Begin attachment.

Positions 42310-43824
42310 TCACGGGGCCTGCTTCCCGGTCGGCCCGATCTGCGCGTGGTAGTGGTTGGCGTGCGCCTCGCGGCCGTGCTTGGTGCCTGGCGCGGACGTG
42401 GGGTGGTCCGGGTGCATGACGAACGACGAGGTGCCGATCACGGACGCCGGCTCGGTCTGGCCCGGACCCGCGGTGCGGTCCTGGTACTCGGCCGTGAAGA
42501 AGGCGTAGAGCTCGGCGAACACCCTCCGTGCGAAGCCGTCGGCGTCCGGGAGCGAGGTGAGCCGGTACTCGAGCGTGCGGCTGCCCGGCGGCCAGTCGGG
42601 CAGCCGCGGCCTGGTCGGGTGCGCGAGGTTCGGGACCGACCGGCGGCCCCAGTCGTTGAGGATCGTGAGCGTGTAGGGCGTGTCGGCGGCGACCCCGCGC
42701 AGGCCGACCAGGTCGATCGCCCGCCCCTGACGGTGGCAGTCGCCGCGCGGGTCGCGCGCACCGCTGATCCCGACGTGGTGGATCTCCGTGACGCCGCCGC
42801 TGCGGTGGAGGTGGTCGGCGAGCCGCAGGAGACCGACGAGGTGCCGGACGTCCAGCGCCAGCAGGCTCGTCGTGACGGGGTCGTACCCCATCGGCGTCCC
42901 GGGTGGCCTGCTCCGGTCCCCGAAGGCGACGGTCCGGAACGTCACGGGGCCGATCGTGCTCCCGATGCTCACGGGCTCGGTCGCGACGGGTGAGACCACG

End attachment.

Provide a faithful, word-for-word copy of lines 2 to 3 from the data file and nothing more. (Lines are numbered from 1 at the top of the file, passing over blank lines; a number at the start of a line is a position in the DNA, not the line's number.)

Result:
42310 TCACGGGGCCTGCTTCCCGGTCGGCCCGATCTGCGCGTGGTAGTGGTTGGCGTGCGCCTCGCGGCCGTGCTTGGTGCCTGGCGCGGACGTG
42401 GGGTGGTCCGGGTGCATGACGAACGACGAGGTGCCGATCACGGACGCCGGCTCGGTCTGGCCCGGACCCGCGGTGCGGTCCTGGTACTCGGCCGTGAAGA